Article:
The launch of the Soil Moisture Active Passive (SMAP) observatory is planned for Jan. 29 aboard a Delta II rocket set to blast off from Space Launch Complex-2. The window extends from 6:20 to 6:23 a.m.
The observatory is designed to provide the most accurate, highest-resolution global measurements of moisture in soil ever made from space. It also will detect whether the ground is frozen or thawed, NASA officials said.
“This information will improve our knowledge of water, climate over land, as well as water-related hazards,” said Christine Bonniksen, SMAP program executive with NASA’s Earth Science Division.
SMAP joins 18 other spacecraft, many of which were launched from Vandenberg, in studying what scientists call “Earth’s vital signs.”
Soil collects rainfall before the water enters rivers and evaporates back into the atmosphere, she noted.
“As a result soil moisture impacts many areas of human interest, including flood, drought, disease control and weather,” she said.
The application of SMAP data about the amount of water in the top 2 inches of soil around the globe will allow scientists to create refined maps warning of natural dangers.
“There are some natural hazards, which actually very much relate to the surface soil moisture and soil moisture measurements made by SMAP,” said Dara Entekhabi, SMAP science team lead from the Massachusetts Institute of Technology.
One example is a county-by-county flash flood guidance map issued routinely by the National Weather Service. The map shows the deficit in soil moisture, which includes the capacity of the dirt to hold water minus the actual soil moisture. Forecasters use the map in conjunction with rainfall predictions to determine areas where precipitation exceeds the soil moisture deficit.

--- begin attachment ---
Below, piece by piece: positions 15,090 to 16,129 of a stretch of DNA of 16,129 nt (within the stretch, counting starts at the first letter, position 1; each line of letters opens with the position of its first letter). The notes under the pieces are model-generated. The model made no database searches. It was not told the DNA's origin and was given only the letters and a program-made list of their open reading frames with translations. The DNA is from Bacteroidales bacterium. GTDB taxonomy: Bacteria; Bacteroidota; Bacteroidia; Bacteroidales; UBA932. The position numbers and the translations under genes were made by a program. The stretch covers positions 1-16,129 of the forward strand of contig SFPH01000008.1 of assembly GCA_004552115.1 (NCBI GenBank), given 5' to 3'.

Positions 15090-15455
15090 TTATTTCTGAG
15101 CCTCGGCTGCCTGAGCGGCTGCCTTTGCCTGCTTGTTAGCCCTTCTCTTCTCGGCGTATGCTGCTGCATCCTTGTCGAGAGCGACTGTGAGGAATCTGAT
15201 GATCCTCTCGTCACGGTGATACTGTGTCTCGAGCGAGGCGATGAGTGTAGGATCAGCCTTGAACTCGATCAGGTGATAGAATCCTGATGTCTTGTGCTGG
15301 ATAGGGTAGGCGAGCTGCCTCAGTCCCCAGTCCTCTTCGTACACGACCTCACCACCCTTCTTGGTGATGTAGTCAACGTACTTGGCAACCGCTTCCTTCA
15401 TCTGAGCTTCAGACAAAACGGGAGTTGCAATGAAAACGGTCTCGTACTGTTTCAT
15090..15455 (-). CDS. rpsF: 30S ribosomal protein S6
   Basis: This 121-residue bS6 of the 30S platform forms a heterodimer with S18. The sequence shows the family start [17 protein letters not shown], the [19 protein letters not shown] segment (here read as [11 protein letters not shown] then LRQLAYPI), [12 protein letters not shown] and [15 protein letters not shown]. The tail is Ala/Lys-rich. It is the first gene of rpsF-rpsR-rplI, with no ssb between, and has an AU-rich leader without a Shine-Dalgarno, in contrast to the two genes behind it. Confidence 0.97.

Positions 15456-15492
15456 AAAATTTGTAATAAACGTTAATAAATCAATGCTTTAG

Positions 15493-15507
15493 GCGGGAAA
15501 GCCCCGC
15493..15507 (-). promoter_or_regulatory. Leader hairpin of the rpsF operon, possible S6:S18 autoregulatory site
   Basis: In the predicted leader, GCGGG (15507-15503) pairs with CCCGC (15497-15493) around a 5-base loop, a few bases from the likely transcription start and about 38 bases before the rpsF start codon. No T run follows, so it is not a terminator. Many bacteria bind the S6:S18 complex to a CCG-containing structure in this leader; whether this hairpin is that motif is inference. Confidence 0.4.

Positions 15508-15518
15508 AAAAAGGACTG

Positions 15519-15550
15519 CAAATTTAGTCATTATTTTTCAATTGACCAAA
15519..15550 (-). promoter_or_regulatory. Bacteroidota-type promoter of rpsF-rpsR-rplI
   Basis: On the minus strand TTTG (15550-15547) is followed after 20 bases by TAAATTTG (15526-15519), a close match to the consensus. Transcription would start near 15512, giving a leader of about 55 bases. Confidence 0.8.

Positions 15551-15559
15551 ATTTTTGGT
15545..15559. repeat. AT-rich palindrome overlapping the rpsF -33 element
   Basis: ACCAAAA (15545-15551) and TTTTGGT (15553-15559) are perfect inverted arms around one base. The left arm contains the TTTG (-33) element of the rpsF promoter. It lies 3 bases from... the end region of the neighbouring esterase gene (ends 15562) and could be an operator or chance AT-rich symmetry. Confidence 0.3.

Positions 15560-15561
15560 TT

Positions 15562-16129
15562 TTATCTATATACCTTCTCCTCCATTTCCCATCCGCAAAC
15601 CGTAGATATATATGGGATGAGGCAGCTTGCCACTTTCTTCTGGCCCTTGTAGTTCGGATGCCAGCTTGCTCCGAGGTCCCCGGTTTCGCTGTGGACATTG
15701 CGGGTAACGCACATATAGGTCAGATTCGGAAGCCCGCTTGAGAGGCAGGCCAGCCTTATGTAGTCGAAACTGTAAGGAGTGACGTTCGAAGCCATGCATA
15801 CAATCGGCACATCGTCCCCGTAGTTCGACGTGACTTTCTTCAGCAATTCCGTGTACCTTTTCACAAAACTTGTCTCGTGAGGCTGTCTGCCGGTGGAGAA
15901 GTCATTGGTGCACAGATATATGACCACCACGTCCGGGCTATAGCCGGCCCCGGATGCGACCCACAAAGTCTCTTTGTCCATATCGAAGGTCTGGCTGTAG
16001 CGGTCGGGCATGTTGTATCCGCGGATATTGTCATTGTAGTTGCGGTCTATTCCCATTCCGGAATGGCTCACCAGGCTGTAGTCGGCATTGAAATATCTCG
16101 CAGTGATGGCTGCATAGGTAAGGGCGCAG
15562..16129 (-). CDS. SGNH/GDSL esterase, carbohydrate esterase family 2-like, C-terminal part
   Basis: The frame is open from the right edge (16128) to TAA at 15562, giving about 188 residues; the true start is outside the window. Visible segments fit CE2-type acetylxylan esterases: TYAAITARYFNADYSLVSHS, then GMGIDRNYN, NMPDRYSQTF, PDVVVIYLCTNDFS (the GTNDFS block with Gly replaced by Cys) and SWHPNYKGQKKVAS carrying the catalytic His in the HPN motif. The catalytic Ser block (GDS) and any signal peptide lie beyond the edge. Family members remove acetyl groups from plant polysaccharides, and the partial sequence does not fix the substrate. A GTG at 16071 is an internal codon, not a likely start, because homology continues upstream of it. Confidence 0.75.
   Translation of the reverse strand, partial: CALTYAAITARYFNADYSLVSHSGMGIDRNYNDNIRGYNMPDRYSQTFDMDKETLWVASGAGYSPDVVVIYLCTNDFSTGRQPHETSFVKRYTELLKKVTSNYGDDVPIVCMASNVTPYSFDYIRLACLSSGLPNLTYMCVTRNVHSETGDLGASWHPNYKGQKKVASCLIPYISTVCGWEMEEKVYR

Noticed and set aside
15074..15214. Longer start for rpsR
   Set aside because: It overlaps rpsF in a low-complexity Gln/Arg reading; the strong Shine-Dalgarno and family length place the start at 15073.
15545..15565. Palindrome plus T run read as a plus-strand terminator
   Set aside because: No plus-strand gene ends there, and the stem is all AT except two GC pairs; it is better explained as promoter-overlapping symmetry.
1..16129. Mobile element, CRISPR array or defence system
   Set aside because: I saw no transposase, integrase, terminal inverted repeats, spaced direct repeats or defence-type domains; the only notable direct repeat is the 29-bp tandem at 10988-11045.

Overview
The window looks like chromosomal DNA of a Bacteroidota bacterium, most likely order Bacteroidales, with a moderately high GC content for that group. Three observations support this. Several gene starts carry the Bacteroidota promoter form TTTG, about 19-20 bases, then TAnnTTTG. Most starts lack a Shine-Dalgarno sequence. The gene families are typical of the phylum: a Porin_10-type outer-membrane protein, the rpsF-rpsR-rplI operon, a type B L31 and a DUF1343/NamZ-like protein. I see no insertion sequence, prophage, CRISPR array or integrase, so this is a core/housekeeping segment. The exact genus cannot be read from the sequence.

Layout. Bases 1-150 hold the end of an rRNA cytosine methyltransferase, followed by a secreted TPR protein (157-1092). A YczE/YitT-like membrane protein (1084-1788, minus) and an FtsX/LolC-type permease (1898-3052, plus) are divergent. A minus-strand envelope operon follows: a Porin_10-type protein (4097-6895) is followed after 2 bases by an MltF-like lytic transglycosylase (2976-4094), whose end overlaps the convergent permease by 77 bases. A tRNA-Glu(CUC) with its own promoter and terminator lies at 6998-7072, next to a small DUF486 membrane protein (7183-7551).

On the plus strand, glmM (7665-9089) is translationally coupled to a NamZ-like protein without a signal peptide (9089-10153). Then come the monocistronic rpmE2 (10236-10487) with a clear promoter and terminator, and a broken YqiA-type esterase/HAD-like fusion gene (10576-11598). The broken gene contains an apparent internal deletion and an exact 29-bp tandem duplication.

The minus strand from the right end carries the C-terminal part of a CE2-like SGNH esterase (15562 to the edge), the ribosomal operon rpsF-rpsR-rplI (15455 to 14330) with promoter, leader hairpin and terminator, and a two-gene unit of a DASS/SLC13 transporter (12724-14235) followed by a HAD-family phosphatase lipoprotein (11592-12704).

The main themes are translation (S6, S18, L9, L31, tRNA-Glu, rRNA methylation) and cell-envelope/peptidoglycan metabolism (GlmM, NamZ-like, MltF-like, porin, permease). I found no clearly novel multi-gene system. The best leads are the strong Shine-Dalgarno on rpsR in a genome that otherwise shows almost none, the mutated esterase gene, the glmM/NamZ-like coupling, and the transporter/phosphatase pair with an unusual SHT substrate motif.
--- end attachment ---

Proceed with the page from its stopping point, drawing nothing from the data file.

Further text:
Those maps now use estimates, but SMAP will collect direct measurements and allow for creation of better maps.
Likewise, SMAP will allow for the creation of better drought monitor maps.
The United States has too few ground stations to create precise county-by-county maps, so forecasters instead use models based on historical data.
NASA officials said the mission’s cost — including satellite, launch and three years of operation — is $916 million.
The satellite arrived at Vandenberg in mid-October to undergo pre-launch processing. Next week, the craft will take a road trip to the launch pad for installation on the rocket.
This launch initially was planned for early November, but was delayed to allow more tests on key components of the craft.
SMAP has two instruments: A radar to provide high-resolution images and a radiometer to capture high-accuracy data.
“When you put these together, it’s very similar to looking through both lenses on a pair of bifocals at the same time,” Bonnikson said. “As a result, we will have a highly accurate global map of soil moisture for our scientists to use.”
A unique feature of this craft is the large spinning antenna that sits at the end of a long arm stowed for launch and set to be deployed two weeks after reaching space. Once the arm is extended, the antenna then must be unfurled in stages before it will begin spinning. By the time it’s fully deployed, the reflector antenna will have a 20-foot diameter.
The design will allow for the collection of science data about soil moisture in swaths 1,000 kilometers, or 612 miles, wide. This means the observatory will be able to map the entire planet every two to three days.
“It’s a very efficient mapping system,” said Kent Kellogg, SMAP project manager with NASA’s Jet Propulsion Laboratory in Pasadena.
This mission is a joint project between JPL and Goddard Space Flight Center in Greenbelt, Md.
SMAP is the last of five NASA Earth science missions scheduled for launch within a 12-month period.